Shrimp are Americans' favorite seafood, and it's no wonder: Easy to prepare, quick to cook, fun to eat, and available fresh or frozen, shrimp are the MVP of shellfish. Our collection of 60 recipes -- a Forrest Gump-worthy litany of shrimp cocktail, crispy coconut shrimp, shrimp salad, grilled shrimp kebabs, shrimp scampi, and more -- is only the beginning of the possibilities with this versatile crustacean.
Fennel, lemon, herbs, and white wine create a flavorful broth, often referred to as court-bouillon, for poaching halibut. To maintain a clear cooking liquid, the aromatics are bundled between a halved leek. A slotted spatula or two eases the transfer of the finished fillets to a plate. A spoon-ful of broth can double as a finishing sauce.
Bacon and scallops are a classic combination. Here, the smoky-and-sweet pairing is used as a savory topping for sauteed zucchini and wax beans. Remove the tough white muscle from the scallops before slicing them.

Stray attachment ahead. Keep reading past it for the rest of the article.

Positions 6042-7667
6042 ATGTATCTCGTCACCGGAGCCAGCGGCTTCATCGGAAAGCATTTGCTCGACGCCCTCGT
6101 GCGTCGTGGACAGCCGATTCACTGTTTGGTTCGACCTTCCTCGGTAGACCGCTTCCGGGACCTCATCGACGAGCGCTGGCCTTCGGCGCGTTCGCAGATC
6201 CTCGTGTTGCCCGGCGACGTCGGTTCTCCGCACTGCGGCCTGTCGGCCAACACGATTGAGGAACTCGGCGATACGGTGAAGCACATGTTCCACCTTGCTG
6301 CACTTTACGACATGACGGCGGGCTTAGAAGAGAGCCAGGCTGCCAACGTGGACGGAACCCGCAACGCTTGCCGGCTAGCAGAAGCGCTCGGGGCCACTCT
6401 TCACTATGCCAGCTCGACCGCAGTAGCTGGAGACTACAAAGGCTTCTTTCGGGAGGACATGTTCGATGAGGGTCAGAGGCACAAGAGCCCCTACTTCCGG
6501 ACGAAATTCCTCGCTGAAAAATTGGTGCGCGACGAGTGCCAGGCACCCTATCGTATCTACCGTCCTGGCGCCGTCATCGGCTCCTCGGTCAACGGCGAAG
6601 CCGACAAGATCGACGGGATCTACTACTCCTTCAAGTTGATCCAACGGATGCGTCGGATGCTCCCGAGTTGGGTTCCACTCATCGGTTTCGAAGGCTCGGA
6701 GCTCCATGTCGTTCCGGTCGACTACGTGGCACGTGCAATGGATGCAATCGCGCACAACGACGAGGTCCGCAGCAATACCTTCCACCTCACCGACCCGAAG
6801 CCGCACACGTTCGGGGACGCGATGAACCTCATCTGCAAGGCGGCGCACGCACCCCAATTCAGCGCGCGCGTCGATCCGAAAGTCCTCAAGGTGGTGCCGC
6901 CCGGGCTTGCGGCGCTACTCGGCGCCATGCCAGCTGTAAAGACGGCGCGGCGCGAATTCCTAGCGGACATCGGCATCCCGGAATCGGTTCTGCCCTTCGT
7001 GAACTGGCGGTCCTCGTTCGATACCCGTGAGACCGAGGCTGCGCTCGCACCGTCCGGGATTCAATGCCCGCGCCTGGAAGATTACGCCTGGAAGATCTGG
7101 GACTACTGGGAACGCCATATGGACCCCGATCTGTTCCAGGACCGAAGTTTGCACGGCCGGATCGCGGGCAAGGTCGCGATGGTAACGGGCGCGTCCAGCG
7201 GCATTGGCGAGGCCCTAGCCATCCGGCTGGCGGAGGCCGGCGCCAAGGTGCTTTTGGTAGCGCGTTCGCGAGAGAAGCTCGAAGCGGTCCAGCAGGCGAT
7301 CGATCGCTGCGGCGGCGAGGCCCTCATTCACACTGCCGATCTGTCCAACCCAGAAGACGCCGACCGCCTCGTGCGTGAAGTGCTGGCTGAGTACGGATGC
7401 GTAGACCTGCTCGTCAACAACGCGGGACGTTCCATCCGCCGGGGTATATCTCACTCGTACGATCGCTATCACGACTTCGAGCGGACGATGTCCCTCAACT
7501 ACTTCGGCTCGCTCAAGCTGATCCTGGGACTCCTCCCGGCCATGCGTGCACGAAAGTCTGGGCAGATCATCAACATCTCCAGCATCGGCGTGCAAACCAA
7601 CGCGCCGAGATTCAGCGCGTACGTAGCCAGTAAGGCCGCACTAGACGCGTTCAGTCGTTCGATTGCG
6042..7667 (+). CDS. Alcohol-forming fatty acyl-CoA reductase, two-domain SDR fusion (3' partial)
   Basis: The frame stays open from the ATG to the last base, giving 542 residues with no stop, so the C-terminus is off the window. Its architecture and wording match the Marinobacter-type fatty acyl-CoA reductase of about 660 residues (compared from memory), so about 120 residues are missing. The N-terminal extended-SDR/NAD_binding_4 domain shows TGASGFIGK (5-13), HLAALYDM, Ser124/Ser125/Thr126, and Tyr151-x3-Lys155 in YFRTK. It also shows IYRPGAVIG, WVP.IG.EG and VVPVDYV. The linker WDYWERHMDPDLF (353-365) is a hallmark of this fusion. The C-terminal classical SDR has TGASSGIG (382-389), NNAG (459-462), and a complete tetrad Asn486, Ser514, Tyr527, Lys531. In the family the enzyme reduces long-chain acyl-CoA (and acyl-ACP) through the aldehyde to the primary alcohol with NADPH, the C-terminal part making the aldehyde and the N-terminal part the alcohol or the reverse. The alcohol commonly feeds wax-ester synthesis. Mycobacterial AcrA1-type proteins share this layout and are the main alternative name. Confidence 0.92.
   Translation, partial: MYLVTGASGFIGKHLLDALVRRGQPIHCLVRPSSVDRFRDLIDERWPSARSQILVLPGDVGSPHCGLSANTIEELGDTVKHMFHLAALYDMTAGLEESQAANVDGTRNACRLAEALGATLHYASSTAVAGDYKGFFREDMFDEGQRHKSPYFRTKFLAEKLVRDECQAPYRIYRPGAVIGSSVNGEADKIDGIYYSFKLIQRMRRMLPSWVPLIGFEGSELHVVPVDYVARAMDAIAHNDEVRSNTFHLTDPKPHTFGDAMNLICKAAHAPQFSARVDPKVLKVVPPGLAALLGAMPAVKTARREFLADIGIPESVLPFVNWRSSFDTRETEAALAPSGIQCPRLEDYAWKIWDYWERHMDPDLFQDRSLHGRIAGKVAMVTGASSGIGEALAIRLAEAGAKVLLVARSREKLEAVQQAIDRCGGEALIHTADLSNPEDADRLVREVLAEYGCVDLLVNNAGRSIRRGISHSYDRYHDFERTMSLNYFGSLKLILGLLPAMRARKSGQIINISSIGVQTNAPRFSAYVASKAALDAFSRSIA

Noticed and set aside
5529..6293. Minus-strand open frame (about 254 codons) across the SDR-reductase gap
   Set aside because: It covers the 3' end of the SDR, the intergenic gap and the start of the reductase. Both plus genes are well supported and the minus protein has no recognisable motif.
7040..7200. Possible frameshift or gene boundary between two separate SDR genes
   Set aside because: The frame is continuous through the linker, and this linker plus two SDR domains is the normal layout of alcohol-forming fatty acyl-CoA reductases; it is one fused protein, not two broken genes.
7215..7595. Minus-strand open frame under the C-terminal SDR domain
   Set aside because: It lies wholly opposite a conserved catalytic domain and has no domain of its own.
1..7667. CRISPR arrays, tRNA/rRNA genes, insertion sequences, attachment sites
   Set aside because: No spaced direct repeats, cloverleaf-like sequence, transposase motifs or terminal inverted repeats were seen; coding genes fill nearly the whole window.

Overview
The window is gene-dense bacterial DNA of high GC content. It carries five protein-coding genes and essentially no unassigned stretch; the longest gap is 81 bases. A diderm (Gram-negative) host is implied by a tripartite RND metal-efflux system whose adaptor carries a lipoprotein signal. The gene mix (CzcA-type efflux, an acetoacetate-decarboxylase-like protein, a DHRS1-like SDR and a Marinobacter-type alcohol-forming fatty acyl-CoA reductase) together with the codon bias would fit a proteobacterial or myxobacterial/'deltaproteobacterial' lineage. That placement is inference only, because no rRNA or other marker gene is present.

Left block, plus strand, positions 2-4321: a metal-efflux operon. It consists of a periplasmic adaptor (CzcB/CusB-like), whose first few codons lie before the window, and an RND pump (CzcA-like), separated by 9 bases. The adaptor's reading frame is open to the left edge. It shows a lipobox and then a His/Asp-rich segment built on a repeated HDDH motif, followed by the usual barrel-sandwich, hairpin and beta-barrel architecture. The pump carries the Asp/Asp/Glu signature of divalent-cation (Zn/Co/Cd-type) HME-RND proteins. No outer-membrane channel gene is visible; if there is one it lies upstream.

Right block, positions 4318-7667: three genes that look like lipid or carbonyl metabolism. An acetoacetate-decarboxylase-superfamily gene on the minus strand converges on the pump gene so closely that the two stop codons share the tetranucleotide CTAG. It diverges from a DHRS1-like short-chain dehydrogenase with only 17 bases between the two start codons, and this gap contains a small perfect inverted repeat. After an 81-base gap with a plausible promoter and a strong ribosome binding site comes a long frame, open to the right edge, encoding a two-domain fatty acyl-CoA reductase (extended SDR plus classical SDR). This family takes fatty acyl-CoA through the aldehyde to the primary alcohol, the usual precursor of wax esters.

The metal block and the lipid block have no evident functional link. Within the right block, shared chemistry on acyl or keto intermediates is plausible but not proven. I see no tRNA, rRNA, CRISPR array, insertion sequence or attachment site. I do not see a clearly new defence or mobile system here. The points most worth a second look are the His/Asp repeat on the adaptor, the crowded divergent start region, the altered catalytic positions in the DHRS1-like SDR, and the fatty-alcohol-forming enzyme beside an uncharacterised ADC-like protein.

Think tuna is just your average fish? Think again. For starters, the B-12 content and high volume of protein in this popular fish pack a one-two punch in terms of nutritional value. And as far as flavor, prepare to be wowed once you whip up these healthy, wholesome recipes. This is tuna like you've never tasted it before.
Rich in omega-3 fatty acids and vitamin D, salmon is also a great source of protein -- and scrumptious flavor. Make your salmon even better for you by using one of our super-delicious, healthy recipes.
A good salad is all about each flavor combining and contrasting with the others. Here, Meyer lemons perfume shrimp sauteed in oil spiked with habanero pepper; mellow white beans temper the spiciness. Peppery arugula adds another layer of flavor.
Shrimp is an excellent source of low-calorie protein. Bonus points for the fact that it is super delicious and pairs well with a variety of flavors -- whether zesty, salty, or citrusy. These recipes are proof!
Look for sole and flounder either whole or filleted and skinned. The fish should smell sweet and of the sea, and the flesh should be pearly. Appreciated for their tender, flaky, mild-tasting flesh, sole and flounder do well when quickly pan-sauteed, baked, poached, or fried. The following recipes include classic pairings and preparations for the delicate fish.